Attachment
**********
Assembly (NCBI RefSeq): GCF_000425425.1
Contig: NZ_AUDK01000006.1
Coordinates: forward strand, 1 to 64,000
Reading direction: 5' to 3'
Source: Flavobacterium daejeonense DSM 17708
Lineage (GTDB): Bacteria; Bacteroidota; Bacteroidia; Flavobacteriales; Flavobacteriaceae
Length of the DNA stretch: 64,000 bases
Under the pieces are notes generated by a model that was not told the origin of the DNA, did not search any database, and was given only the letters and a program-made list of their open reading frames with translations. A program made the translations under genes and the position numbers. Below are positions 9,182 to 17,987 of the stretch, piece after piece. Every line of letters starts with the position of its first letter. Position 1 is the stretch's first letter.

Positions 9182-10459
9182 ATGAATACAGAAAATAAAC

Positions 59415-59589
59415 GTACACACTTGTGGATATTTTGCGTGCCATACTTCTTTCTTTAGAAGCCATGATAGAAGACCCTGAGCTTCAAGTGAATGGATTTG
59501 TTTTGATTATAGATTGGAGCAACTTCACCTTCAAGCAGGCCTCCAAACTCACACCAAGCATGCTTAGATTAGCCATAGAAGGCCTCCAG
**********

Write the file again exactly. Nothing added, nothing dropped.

Assembly (NCBI RefSeq): GCF_000425425.1
Contig: NZ_AUDK01000006.1
Coordinates: forward strand, 1 to 64,000
Reading direction: 5' to 3'
Source: Flavobacterium daejeonense DSM 17708
Lineage (GTDB): Bacteria; Bacteroidota; Bacteroidia; Flavobacteriales; Flavobacteriaceae
Length of the DNA stretch: 64,000 bases
Under the pieces are notes generated by a model that was not told the origin of the DNA, did not search any database, and was given only the letters and a program-made list of their open reading frames with translations. A program made the translations under genes and the position numbers. Below are positions 9,182 to 17,987 of the stretch, piece after piece. Every line of letters starts with the position of its first letter. Position 1 is the stretch's first letter.

Positions 9182-10459
9182 ATGAATACAGAAAATAAAC

Positions 59415-59589
59415 GTACACACTTGTGGATATTTTGCGTGCCATACTTCTTTCTTTAGAAGCCATGATAGAAGACCCTGAGCTTCAAGTGAATGGATTTG
59501 TTTTGATTATAGATTGGAGCAACTTCACCTTCAAGCAGGCCTCCAAACTCACACCAAGCATGCTTAGATTAGCCATAGAAGGCCTCCAG